Marketing and recruitment campaigns for UK higher education promise international students a superlative student experience, with world-class teaching and learning, comprehensive support services and a warm and welcoming community. Yet we lack research on several elements of the international student experience, and recent studies show that international students find it difficult to access appropriate careers and employability support, and are consistently more likely to report mental health issues. What can UK higher education do to live up to its marketing, and how can it work collaboratively to ensure it delivers on its promise? This session brings together speakers from higher education institutions and an international student to share good practice, and to challenge participants to share their own experiences.
This workshop session will take you on a world tour to identify where opportunities exist to align your offer with governmental objectives. We will look at the benefits of approaching internationalisation in the context of an individual country’s economic and societal priorities, using examples of work being done with enterprise and entrepreneurship across the world including Chinese and Omani governments.
Jazreel Goh, Director, Education, British Council China
Professor William Locke, Director, The Melbourne Centre for the Study of Higher Education
Professor Catherine Montgomery, Professor in the School of Education, Durham University
Dr David Pilsbury, Pro-Vice-Chancellor International, Coventry University
Innovation & StrategyInternational students
Where next? Identifying target markets for recruitment and collaboration
Dr. Janet Ilieva, Director and Founder, Education Insight
The UK higher education sector is heavily reliant on a small number of key markets for the bulk of our international activity, especially when it comes to international student recruitment. UUKi's policy team have been working with analyst Janet Ilieva to identify new markets where we could be doing much more.
Trusted research: addressing security risk in research
With the government's ambition for the UK to be a 'research superpower', there is momentum behind increased international research collaboration. For this momentum to continue to grow, we need to address the issue of security risk in international collaboration. This session will look at the practical steps institutions can take to ensure their research activities do not represent a security risk.
Vivienne is the Director of Universities UK International (UUKi) which represents UK universities around the world and works to enable them to flourish internationally.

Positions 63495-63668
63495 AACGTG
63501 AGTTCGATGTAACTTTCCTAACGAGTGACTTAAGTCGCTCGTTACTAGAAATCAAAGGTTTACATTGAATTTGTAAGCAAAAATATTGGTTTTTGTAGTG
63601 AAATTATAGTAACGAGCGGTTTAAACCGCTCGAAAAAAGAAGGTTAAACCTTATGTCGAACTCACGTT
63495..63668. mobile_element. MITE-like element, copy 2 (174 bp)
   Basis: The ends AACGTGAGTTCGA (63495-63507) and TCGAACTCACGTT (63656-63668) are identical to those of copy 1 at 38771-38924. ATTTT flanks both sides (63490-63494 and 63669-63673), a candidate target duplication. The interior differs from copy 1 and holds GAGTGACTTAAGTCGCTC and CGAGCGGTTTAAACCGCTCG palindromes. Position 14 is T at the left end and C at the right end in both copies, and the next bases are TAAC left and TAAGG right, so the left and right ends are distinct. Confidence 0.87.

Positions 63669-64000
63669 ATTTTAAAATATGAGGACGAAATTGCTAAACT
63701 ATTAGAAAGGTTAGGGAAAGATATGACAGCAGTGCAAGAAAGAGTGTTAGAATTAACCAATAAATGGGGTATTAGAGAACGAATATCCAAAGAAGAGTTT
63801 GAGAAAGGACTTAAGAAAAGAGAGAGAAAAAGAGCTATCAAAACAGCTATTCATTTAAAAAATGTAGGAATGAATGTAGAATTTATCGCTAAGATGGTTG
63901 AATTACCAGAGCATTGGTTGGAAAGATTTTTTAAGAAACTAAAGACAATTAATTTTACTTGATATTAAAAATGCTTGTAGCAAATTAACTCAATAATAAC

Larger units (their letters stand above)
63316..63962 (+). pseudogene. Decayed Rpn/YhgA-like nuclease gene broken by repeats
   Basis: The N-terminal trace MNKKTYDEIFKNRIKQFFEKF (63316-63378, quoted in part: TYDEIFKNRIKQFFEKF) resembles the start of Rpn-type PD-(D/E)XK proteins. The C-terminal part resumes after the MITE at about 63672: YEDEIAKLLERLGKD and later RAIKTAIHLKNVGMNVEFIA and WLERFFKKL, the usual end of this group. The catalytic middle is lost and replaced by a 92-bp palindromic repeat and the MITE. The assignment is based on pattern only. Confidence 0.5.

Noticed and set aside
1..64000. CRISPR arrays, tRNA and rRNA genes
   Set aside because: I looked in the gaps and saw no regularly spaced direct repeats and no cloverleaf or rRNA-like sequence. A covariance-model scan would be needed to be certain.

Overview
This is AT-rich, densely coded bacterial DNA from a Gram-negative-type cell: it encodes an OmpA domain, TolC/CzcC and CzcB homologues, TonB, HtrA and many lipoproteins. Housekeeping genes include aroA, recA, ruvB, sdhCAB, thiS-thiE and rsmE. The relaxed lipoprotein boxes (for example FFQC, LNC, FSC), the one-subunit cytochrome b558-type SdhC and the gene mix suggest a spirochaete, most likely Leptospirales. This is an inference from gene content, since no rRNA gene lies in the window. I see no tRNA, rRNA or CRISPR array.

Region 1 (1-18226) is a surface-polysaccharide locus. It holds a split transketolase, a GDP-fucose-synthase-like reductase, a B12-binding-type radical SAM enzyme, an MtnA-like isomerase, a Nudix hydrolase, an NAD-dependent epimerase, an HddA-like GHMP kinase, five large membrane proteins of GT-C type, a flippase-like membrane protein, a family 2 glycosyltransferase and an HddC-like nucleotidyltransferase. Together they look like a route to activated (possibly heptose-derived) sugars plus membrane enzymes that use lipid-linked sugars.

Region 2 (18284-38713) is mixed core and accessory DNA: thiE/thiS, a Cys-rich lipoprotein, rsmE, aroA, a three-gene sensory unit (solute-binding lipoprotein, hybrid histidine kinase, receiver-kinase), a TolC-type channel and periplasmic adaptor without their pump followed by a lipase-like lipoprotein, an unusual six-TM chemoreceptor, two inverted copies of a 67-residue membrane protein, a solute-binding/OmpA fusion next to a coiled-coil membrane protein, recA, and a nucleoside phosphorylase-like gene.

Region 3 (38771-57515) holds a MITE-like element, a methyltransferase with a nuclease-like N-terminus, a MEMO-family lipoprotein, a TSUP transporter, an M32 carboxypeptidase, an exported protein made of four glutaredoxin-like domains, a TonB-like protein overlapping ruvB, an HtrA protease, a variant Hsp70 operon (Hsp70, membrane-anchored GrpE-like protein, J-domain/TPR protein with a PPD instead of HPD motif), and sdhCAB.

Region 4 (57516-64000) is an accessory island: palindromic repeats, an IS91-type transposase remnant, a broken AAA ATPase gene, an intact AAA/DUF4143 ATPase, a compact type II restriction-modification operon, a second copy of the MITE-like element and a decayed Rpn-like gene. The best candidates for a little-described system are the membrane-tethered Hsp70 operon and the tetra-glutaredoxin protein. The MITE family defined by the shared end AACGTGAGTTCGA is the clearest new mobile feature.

Prior to her role in UUKi, Vivienne was Head of Political Affairs at Universities UK. In this role she led the sector's response to several major pieces of legislation relating to universities, including the Higher Education Act 2004. She previously worked in the UK Parliament for the Chair of the Education and Skills Select Committee, and as a higher education policy specialist working on topics including quality, student experience, innovation and university-business links.
She is a Director of Universities UK; a member of the Board of the UK India Research and Innovation Initiative and the Strategic Partnerships in Higher Education Fund; she is a member of the British Council's Education Advisory Group and a number of other Boards and Committees.
She is a graduate in English Literature from the University of Cambridge.
Professor Sir Peter Gregson is Chief Executive and Vice-Chancellor of Cranfield University. He has previously been President and Vice-Chancellor of Queen's University Belfast and Deputy Vice-Chancellor of Southampton University and received a Knighthood for Services to Higher Education in 2011.
He was Chair of the Milton Keynes 2050 Futures Commission. He is a Director of SEMLEP and is convenor of the Oxford-Cambridge Innovation Arc LEP Directors Group. He is leading the Universities UK task group on security matters.
He has been Non-Executive Director of Rolls-Royce Group plc, Strategic Advisor to Lockheed Martin UK and served on the Councils of The Royal Academy of Engineering and the Council for the Central Laboratory of the Research Councils.
Richard Lester is the Japan Steel Industry Professor and Associate Provost at the Massachusetts Institute of Technology, where he oversees the Institute's international activities. He previously served as head of MIT's Department of Nuclear Science and Engineering.
Professor Lester's research is concerned with innovation strategy and management, with a focus on the energy and manufacturing sectors. He is the founder and faculty chair of the MIT Industrial Performance Center.
Professor Lester obtained his undergraduate degree in chemical engineering from Imperial College and his Ph.D. in nuclear engineering from MIT. From 2015 to 2019, he served as chair of the National Academies' Board on Science, Technology, and Economic Policy.